I’ve had this post sitting around half written for a long time, so I’ve decided to post it without saying everything I wanted to say and have done with it. Even the things I do say are not as organized as I’d normally like.
In response to the recent boycott and the discussion it has generated, Elsevier has put out an open letter entitled A message to the research community: journal prices, discounts and access. It was more or less guaranteed that I would not be satisfied by what they had to say, since my view is that the entire system of commercial publishing of academic papers needs to be replaced, whereas Elsevier was almost certain to be arguing from within the current system. When a paradigm shift takes place, one does not expect the main players to remain the same.
Nevertheless, it seems only fair to make some attempt to respond to the points Elsevier has to make, rather than simply saying that there is nothing they can do, or at least nothing they can do that they would be likely to be prepared to do. So let me explain why I find their open letter unsatisfactory even on their own terms (that is, even if we make the assumption that what is needed is more like an adjustment to the current system than a replacement of it). The letter starts with some statements of the kind one might expect, about how their mission is to serve the research community and so on. The substantive part of their letter is then divided into bullet points, where they claim to correct the distortions that have been advanced. I’ll look at each of those in turn.
First, the cost of downloading an article has never been lower than it is today — on average one fifth of what it was just 10 years ago. As the effective price paid per journal accessed has decreased, the number of journals accessed has increased, and the usage of those journals has grown by over 20% per year. We have invested heavily in making our content more discoverable and more accessible to end-users and to enable the research community to develop innovative research applications. Perhaps it shouldn’t be a surprise that in a study published by the Publishing Research Consortium, which Elsevier’s research team help conduct, 93% of university researchers report that access to journal articles is “fairly easy or very easy.” The full report is available here.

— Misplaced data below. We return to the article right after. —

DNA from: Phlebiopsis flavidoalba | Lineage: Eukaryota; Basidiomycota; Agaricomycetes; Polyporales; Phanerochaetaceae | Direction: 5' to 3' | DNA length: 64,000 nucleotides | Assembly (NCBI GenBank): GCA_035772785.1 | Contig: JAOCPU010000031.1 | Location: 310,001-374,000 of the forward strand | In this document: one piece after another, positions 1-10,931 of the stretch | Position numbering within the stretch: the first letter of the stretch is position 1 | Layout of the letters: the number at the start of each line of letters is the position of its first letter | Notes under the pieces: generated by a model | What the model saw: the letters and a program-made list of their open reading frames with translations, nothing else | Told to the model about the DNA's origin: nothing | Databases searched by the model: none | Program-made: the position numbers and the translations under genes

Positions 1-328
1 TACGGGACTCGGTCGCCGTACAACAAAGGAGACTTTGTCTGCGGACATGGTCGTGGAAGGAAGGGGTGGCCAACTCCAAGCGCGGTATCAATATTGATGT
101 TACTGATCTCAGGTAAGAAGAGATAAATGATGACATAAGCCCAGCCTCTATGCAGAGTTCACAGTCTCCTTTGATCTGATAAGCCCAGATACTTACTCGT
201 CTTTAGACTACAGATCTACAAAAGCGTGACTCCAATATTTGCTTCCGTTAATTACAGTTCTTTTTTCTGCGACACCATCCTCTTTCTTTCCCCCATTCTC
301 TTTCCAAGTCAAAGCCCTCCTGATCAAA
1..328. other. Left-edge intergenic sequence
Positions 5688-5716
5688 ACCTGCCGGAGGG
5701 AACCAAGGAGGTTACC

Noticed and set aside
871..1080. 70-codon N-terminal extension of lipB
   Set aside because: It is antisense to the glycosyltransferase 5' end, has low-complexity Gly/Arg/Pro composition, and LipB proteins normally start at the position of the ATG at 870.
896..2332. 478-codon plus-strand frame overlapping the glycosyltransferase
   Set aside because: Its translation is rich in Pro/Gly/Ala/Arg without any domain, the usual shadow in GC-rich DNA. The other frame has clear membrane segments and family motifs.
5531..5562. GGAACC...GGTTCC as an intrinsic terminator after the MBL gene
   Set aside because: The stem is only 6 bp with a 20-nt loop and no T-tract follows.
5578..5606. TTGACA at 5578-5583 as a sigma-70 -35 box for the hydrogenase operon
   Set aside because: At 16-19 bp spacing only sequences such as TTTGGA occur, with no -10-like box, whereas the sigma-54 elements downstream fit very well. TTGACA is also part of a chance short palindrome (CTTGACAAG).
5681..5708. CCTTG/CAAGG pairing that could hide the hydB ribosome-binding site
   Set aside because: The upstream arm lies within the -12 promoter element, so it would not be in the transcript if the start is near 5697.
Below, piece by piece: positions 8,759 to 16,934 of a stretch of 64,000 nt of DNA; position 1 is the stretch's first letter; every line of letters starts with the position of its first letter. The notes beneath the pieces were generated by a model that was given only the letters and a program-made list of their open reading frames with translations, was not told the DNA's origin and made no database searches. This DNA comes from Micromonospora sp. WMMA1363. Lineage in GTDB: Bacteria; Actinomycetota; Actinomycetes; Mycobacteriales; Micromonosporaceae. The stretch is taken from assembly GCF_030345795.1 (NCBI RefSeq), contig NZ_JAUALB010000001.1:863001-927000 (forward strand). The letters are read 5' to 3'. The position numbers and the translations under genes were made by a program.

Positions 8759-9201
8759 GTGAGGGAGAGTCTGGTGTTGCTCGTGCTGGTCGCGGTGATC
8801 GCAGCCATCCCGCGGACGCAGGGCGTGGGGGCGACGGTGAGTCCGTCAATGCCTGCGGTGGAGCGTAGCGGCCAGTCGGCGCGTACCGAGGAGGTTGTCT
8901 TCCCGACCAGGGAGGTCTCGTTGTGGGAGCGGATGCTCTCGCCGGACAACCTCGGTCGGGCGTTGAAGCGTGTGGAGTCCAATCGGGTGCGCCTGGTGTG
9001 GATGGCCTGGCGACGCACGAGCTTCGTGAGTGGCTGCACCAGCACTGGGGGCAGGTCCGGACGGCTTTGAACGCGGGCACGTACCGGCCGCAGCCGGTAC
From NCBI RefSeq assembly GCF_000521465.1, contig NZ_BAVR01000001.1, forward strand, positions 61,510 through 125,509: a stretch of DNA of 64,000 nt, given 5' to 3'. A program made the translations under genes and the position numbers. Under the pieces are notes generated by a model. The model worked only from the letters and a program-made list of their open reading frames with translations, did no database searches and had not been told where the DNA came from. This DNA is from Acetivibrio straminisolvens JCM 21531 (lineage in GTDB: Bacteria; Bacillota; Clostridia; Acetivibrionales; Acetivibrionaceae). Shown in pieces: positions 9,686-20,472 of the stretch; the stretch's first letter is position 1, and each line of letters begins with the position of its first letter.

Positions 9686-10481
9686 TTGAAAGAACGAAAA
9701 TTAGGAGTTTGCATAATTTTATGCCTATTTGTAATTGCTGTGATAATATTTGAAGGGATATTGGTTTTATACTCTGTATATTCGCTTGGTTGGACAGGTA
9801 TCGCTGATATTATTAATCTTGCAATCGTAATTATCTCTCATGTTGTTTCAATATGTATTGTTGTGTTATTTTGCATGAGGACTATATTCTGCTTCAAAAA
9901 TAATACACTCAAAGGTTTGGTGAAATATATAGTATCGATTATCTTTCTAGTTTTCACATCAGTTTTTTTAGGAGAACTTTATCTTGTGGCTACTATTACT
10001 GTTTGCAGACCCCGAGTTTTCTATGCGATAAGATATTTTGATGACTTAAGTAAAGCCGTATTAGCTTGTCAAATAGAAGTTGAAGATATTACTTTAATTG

An annoying aspect of the open letter is that Elsevier are not precise about what they mean. For example, what is meant by the cost of downloading an article? Does it mean the cost for a private individual who follows a link to an article, clicks “Download pdf” and is then asked for $30 or so? If so, did it really cost $150 10 years ago? That would have been insane. Or does it mean what you get if you divide the total amount paid by all the institutional subscribers round the world by the total number of downloads by researchers at those institutions? If it’s the latter (or something more like the latter), then is the fall in this average cost due to a lowering of prices or to an increase in the number of downloads, or to some mixture of the two? And if there has been an increase in the number of downloads, is that not explained by the fact that everybody does more online these days, coupled with the fact that looking at a paper online takes much less effort than trekking over to the library and finding it on a shelf?